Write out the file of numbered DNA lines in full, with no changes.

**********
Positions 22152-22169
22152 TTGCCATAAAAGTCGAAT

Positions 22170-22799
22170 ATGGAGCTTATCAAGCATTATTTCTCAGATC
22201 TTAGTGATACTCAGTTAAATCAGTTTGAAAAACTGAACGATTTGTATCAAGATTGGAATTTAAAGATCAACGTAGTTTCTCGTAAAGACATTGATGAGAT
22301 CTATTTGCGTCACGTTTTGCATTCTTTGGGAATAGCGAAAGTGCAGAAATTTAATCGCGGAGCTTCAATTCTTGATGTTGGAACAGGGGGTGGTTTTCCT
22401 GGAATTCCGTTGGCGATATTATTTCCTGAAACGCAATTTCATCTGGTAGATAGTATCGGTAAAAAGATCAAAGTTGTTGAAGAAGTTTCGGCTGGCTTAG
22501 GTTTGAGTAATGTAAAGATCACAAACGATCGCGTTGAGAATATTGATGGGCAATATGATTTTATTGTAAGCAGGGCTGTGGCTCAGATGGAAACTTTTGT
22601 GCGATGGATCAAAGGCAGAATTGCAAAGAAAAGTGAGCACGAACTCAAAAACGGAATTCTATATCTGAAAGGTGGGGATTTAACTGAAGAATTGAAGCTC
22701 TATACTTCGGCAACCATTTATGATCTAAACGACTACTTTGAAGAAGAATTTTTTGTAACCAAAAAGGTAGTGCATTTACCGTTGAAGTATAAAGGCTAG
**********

Positions 22152-22169
22152 TTGCCATAAAAGTCGAAT

Positions 22170-22799
22170 ATGGAGCTTATCAAGCATTATTTCTCAGATC
22201 TTAGTGATACTCAGTTAAATCAGTTTGAAAAACTGAACGATTTGTATCAAGATTGGAATTTAAAGATCAACGTAGTTTCTCGTAAAGACATTGATGAGAT
22301 CTATTTGCGTCACGTTTTGCATTCTTTGGGAATAGCGAAAGTGCAGAAATTTAATCGCGGAGCTTCAATTCTTGATGTTGGAACAGGGGGTGGTTTTCCT
22401 GGAATTCCGTTGGCGATATTATTTCCTGAAACGCAATTTCATCTGGTAGATAGTATCGGTAAAAAGATCAAAGTTGTTGAAGAAGTTTCGGCTGGCTTAG
22501 GTTTGAGTAATGTAAAGATCACAAACGATCGCGTTGAGAATATTGATGGGCAATATGATTTTATTGTAAGCAGGGCTGTGGCTCAGATGGAAACTTTTGT
22601 GCGATGGATCAAAGGCAGAATTGCAAAGAAAAGTGAGCACGAACTCAAAAACGGAATTCTATATCTGAAAGGTGGGGATTTAACTGAAGAATTGAAGCTC
22701 TATACTTCGGCAACCATTTATGATCTAAACGACTACTTTGAAGAAGAATTTTTTGTAACCAAAAAGGTAGTGCATTTACCGTTGAAGTATAAAGGCTAG